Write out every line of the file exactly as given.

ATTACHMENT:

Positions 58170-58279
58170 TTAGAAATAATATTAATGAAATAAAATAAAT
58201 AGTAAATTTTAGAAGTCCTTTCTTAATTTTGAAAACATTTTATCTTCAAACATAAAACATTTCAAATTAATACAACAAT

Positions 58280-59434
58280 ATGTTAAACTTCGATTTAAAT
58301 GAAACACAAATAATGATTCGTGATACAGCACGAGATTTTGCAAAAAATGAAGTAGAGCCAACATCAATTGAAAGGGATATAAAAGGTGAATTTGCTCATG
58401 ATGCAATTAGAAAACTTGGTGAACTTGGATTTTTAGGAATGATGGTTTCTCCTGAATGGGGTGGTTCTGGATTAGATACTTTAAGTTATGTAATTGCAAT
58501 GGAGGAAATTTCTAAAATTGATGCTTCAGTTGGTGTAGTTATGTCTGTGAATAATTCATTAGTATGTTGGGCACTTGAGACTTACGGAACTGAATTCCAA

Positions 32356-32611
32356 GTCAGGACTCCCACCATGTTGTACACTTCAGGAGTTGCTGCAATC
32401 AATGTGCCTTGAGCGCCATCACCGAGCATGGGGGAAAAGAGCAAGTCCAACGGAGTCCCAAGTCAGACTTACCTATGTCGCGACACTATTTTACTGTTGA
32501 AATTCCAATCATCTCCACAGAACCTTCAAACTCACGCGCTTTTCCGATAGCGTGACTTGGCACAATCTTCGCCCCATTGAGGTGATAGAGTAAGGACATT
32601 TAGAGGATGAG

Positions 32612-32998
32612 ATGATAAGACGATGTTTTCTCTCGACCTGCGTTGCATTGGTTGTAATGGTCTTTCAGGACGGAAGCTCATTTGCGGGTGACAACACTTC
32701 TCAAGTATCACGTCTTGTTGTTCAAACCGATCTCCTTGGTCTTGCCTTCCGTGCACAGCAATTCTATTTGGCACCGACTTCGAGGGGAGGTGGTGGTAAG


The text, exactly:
Positions 58170-58279
58170 TTAGAAATAATATTAATGAAATAAAATAAAT
58201 AGTAAATTTTAGAAGTCCTTTCTTAATTTTGAAAACATTTTATCTTCAAACATAAAACATTTCAAATTAATACAACAAT

Positions 58280-59434
58280 ATGTTAAACTTCGATTTAAAT
58301 GAAACACAAATAATGATTCGTGATACAGCACGAGATTTTGCAAAAAATGAAGTAGAGCCAACATCAATTGAAAGGGATATAAAAGGTGAATTTGCTCATG
58401 ATGCAATTAGAAAACTTGGTGAACTTGGATTTTTAGGAATGATGGTTTCTCCTGAATGGGGTGGTTCTGGATTAGATACTTTAAGTTATGTAATTGCAAT
58501 GGAGGAAATTTCTAAAATTGATGCTTCAGTTGGTGTAGTTATGTCTGTGAATAATTCATTAGTATGTTGGGCACTTGAGACTTACGGAACTGAATTCCAA

Positions 32356-32611
32356 GTCAGGACTCCCACCATGTTGTACACTTCAGGAGTTGCTGCAATC
32401 AATGTGCCTTGAGCGCCATCACCGAGCATGGGGGAAAAGAGCAAGTCCAACGGAGTCCCAAGTCAGACTTACCTATGTCGCGACACTATTTTACTGTTGA
32501 AATTCCAATCATCTCCACAGAACCTTCAAACTCACGCGCTTTTCCGATAGCGTGACTTGGCACAATCTTCGCCCCATTGAGGTGATAGAGTAAGGACATT
32601 TAGAGGATGAG

Positions 32612-32998
32612 ATGATAAGACGATGTTTTCTCTCGACCTGCGTTGCATTGGTTGTAATGGTCTTTCAGGACGGAAGCTCATTTGCGGGTGACAACACTTC
32701 TCAAGTATCACGTCTTGTTGTTCAAACCGATCTCCTTGGTCTTGCCTTCCGTGCACAGCAATTCTATTTGGCACCGACTTCGAGGGGAGGTGGTGGTAAG